One population-based strategy for providing counseling and medications is a toll-free quitline. Since 2006, all states have had a free tobacco cessation quitline; these quitlines provide a variety of effective smoking cessation services including counseling and can be accessed by calling 1-800-QUIT NOW. Quitlines have the potential to reach large numbers of smokers across all racial/ethnic populations and in recent years more smokers are accessing this service for smoking cessation assistance [46,47]. Quitlines are cost effective and they increase quit rates among callers by approximately 60% [25,48,49]. More research is needed to confirm whether Asian Americans/Pacific Islanders may not be benefiting from physician’s advice to quit as other racial/ethnic groups especially in light of recent research that indicate that although Asian smokers who spoke one of three Asian languages were just as likely as whites to call the California quitline, Asian smokers who spoke English were less likely to call the California quitline [50].
As evidence on the health effects of secondhand smoke continues to grow, the number of smoke-free laws and persons with voluntary rules aimed at protecting the family from secondhand smoke exposure in their home continues to grow. Although we did not find a relationship between workplace smoking policies and quit attempts in this study, laws that ban smoking indoors reduce opportunities to smoke and therefore reduce quantity of cigarettes consumed [51]. Clean indoor air laws may also positively increase the voluntary establishment of non-smoking rules in homes [52]. We found across all racial/ethnic groups that respondents living in a home in which smoking was not allowed indoors were more likely to have made a quit attempt than those who lived in homes where smoking was permitted (this relationship still persisted when persons who had already quit were excluded from the analysis to control for the possibility that the former smokers had changed their home smoking policy after they quit [data not shown]). Interestingly, a statistically significant interaction occurred between this variable and race/ethnicity and we observed that among those who did not have a smoke-free home Hispanics and Asian Americans/Pacific Islanders were no more likely to make a quit attempt than whites. Education campaigns encouraging the public in general to adopt smoke-free homes need to be implemented and advising smokers to adopt a smoke-free home should be included as part of cessation efforts by medical and public health practitioners [53].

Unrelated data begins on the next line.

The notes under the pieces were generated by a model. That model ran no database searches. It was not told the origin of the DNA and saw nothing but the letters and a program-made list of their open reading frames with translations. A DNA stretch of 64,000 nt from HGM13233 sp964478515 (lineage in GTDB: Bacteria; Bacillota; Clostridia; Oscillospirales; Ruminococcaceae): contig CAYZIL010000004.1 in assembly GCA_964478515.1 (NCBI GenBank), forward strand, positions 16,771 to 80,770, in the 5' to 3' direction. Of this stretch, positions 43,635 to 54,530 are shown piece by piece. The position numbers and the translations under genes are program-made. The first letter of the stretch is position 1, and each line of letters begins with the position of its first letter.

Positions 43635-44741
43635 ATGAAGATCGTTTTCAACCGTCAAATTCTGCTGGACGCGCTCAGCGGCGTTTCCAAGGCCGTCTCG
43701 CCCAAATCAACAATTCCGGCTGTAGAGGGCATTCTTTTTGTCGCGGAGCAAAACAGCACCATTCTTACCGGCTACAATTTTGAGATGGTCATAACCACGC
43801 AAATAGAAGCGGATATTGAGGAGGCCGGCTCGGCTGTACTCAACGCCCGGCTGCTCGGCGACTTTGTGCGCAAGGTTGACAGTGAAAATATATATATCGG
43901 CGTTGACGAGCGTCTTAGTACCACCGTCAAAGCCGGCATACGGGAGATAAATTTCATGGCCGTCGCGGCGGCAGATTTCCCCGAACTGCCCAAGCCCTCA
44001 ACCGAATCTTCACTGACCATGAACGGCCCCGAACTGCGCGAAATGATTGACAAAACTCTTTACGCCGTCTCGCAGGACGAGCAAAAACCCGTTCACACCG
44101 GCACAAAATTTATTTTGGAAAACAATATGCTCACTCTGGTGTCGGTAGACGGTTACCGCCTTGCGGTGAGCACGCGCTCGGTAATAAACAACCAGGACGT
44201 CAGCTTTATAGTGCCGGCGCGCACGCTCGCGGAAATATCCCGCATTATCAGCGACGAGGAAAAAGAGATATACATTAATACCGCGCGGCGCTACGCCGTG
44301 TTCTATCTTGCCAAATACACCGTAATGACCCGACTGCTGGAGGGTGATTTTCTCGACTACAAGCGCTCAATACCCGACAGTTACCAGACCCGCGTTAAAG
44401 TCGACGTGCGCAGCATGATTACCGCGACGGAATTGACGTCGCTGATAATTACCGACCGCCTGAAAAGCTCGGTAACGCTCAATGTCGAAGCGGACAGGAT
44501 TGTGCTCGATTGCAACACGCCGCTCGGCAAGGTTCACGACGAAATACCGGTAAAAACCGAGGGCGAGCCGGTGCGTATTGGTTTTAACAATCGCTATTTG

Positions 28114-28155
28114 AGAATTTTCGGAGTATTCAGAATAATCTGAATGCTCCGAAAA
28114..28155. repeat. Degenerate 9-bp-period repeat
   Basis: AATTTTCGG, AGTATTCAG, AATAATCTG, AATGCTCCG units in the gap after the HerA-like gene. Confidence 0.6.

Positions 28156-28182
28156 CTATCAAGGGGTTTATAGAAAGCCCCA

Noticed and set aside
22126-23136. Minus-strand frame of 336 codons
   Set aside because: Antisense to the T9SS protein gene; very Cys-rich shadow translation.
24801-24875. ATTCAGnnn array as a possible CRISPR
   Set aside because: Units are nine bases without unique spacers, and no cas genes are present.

One of the strengths of this survey is that it uses a nationally representative sample of the U.S. population which included large numbers of smokers within six racial/ethnic groups in the U.S. The survey, however, has some limitations: first, the TUS-CPS data were self-reported and data on past year quit attempts was collected retrospectively. Although, self-reported current cigarette smoking has good validity [54], reporting of quit attempts in the previous year depends on respondent’s recall of events and smokers may not accurately recall quit attempts of short duration [55]. Second, we were unable to assess causal relationships given that this was a cross-sectional study. However, many of our results were consistent with previous studies. Third, sample sizes for Asian American/Pacific Islanders, American Indian/Alaska Natives and persons of multiple races were small (n = 284–386) and therefore additional studies using larger samples are need to further confirm findings among these populations. Fourth, this study only examined the probability of making a quit attempt in the past year and not whether the quit attempt was successful. Future analyses are needed to examine whether patterns of successful cessation vary by race/ethnicity. Fifth, these racial/ethnic groups are heterogeneous and therefore we do not have information on correlates of quit attempts among smaller racial/ethnic groups such as those among subgroups of AA/PI (Koreans, Chinese, Samoans etc.). Sixth, questions on quit attempts in the past year differ slightly between current smokers who reported smoking on <12 days in the past 30 days and those who smoked ≥12 days in the past 30 days. In addition, non-white racial/ethnic groups are more likely to be light or infrequent smokers than whites [21,56]. Although we included a measure of amount of smoking in our model (number of cigarettes smoked per day) we did not control for number of days smoked in the past 30 days as it was highly correlated with number of cigarettes smoked per day. To examine whether question wording and frequency of smoking might have influenced our results, we re-ran the logistic regression models stratified by frequency of smoking (smoked <12 days vs. ≥12 days in the past 30 days) among current smokers (former smokers who quit in the past year were excluded). Because the numbers of smokers with each racial/ethnic group who reported smoking <12 days in the past 30 days was small the logistic regression model did not converge for this group. Among those who smoked ≥12 days in the past 30 days, the same variables that were statistically significant in our final logistic regression model for the entire populations were also significant among those who smoked ≥12 days in the past 30 days as were the interactions with race/ethnicity and doctor’s advice to quit and race/ethnicity and time to first cigarette and the race/ethnicity and menthol was borderline significant at p = 0.09. There was no longer an interaction with race/ethnicity and home smoking rules although home smoking rules was significant as a main effect in the model with those with home smoking rules more likely to make a quit attempt than those without home smoking rules. More research is needed on the effect of home smoking rules and the other correlates of quit attempts among infrequent smokers as this group is becoming a larger proportion of the population of smokers over time [57].
More research is needed to assess the effect of physician’s advice to quit on the probability of having a quit attempt among Asian American/Pacific Islanders as this variable was not related to having made a quit attempt in this group as in the other racial/ethnic groups. Because most correlates of quit attempts do not appear to vary substantially across racial/ethnic groups in the United States, comprehensive tobacco control programs that implement broad-based policy interventions (i.e., smoke-free policies in public places, coverage for cessation treatment, increased price, mass media and pack labels, quitlines, etc.) should be effective in increasing quit attempts among all population racial/ethnic subgroups [58].